South Washington County budgets 'balanced' for 2014
Several months of discussion regarding next year’s city spending came to a close last week as Cottage Grove, St. Paul Park and Newport adopted their fiscal year 2014 budgets.
The cities’ levies vary — two are increasing while one is dropping — but all finance department leaders say the budgets are balanced.
Cottage Grove, whose budget Finance Director Robin Roland said was the same as the preliminary levy resolution, was adopted with a levy increase of 3.7 percent increase. Roughly 2.19 percent of the increase is attributed to general operations and 1.25 percent attributed to debt payment.
For the first time in five years the city of Cottage Grove will see an increase to its tax base by 4 percent, which Roland said was “very exciting.”
Because of a statewide sales tax exemption for local governments, the city will save $75,000 in its general fund and $125,000 in all other city funds.
Local Government Aid will also be restored, but Roland said the small increase totals less than 1 percent of the general fund budget. Cottage Grove hasn’t received Local Government Aid since the early 2000s.
In St. Paul Park, residents will see a 1.7 percent decrease in the city levy, which City Administrator Kevin Walsh said is a roughly $83 decrease in city taxes on a home valued at $136,400.
“About 80 percent (of residents) will see this savings,” Walsh added.
Also decreased is the city’s government expenses, down $1,350 from 2013. However, the budget calls for an $11,300 increase in city administration expenses.
Recent state legislation exempting cities from sales tax will help save the city of St. Paul Park roughly $50,000 in 2014.
“We have a very lean yet conservative budget,” council member Jeff Swenson said. “It’s very workable for the citizens and the management of the city.”
In Newport, City Administrator Deb Hill detailed the changes since the city set its preliminary levy earlier this year.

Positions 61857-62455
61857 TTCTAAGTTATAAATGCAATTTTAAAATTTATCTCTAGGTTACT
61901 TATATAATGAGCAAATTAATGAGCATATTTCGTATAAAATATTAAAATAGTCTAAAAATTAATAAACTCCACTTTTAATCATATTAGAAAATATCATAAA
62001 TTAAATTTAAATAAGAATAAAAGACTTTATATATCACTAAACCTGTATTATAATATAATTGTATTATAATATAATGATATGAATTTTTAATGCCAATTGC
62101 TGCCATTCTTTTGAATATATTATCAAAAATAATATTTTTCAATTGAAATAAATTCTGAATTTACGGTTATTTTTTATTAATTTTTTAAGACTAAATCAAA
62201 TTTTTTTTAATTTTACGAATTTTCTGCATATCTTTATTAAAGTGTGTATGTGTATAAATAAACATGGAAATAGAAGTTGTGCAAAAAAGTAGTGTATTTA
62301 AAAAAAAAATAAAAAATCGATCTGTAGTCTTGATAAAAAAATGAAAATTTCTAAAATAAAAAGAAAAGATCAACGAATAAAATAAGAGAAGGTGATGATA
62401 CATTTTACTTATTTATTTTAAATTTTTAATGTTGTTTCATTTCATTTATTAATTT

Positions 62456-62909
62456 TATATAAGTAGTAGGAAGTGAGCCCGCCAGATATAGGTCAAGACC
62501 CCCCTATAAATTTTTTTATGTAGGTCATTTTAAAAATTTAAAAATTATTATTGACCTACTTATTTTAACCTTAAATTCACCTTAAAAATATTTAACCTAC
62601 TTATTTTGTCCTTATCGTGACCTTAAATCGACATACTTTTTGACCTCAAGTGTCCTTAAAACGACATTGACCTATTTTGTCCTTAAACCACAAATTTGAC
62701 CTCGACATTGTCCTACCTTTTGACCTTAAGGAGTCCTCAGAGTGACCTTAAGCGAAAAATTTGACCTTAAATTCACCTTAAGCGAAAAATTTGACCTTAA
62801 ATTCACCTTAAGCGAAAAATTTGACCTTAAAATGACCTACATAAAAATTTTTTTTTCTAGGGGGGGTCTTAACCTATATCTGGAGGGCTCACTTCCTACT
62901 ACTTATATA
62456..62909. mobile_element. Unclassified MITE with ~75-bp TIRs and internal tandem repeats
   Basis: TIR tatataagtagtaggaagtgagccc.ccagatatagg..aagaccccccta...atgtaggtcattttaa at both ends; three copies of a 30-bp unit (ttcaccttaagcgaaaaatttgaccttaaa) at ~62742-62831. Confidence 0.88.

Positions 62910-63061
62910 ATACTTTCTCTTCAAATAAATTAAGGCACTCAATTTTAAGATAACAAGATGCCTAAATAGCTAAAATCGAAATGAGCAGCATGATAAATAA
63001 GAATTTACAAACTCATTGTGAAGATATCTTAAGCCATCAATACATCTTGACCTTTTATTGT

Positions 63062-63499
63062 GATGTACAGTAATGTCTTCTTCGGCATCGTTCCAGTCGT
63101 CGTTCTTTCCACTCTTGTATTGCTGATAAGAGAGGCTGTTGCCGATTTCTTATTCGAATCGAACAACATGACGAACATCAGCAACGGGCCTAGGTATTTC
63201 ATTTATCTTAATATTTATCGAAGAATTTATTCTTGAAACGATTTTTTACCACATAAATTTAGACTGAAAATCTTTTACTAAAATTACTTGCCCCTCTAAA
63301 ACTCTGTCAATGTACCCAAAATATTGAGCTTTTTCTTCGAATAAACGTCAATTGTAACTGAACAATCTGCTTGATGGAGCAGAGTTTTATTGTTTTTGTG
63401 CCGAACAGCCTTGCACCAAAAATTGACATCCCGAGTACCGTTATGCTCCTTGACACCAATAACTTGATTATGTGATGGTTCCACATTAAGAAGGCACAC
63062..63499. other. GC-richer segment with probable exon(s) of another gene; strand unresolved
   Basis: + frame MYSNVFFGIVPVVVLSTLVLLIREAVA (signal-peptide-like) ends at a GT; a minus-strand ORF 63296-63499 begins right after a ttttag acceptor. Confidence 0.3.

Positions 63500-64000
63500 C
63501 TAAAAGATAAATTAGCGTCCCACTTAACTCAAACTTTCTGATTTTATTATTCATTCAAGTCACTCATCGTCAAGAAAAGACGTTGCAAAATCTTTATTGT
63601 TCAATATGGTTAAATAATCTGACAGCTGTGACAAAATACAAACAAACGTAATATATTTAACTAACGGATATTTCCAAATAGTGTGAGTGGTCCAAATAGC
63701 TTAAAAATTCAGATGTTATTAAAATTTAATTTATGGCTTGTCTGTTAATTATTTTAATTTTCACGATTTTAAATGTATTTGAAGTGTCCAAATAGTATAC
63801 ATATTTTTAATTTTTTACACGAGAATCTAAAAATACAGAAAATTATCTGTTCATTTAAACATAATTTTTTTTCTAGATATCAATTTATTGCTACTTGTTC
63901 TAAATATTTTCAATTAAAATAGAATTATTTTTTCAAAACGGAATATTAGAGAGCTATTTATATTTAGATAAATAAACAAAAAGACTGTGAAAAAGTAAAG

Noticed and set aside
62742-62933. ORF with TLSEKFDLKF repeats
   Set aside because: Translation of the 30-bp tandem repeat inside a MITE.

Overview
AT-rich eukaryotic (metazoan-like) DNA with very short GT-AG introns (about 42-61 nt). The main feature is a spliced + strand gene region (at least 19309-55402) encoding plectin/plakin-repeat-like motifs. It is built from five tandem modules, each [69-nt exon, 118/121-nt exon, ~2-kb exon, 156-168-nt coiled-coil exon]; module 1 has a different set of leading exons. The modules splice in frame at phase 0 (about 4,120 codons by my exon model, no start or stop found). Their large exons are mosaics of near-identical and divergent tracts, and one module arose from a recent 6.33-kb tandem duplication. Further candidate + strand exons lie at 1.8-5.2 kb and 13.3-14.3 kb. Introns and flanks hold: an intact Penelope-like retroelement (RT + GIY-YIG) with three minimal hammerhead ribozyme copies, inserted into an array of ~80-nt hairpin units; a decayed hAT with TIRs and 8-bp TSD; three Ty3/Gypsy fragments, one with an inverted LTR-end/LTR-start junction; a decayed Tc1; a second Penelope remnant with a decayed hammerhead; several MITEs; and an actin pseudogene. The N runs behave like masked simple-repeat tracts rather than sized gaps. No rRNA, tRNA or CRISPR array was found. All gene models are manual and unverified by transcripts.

During a meeting in November, the council discussed a budget change that projected a 2.62 percent increase in the city’s levy which will go toward debt service. Hill said it will not add spending to the projected $2.4 million general fund budget.
A breakdown of the city’s general fund budget shows 42 percent will be allocated to law enforcement and fire, 16 percent to streets, 14 percent to parks and recreation and 28 percent to general government expenses.
With the city’s good budgeting throughout the years, Hill said, the city will also save around $40,000 in 2014 because Standards and Poor’s bumped up the city’s credit rating from A1 to AA.
“One of our plans is to keep the budget pretty much where it was because we’ll be rated again when we go out for bonding for street work next year,” Hill said. “So we want to see those savings at the maximum amount.”
In 2014, there will also be a $7,500 reduction in general government spending.
City budget highlights
St. Paul Park
- Total decrease of 1.7 percent to the levy
- Total general fund budget of $3.06 million
- $452,209 increase in Local Government Aid
- Increased police and fire expenses, $68,000 increase to police, $17,525 increase to fire
- $43,500 increase to streets and roadways expenses
- Total levy increase of 3.7 percent
- Total general fund budget of $14.3 million
- $59,600 increase in Local Government Aid
- Police, fire PERA increase of $57,000 to general fund budget
- $171,500 for equipment replacement
- Total levy increase of 2.62 percent
- Total general fund budget of $2.4 million
- $38,462 increase in Local Government Aid
- City expenditures to decrease by $18,658
- $31,000 increase to police from Toward Zero Death grant
- $108,000 for equipment capital replacement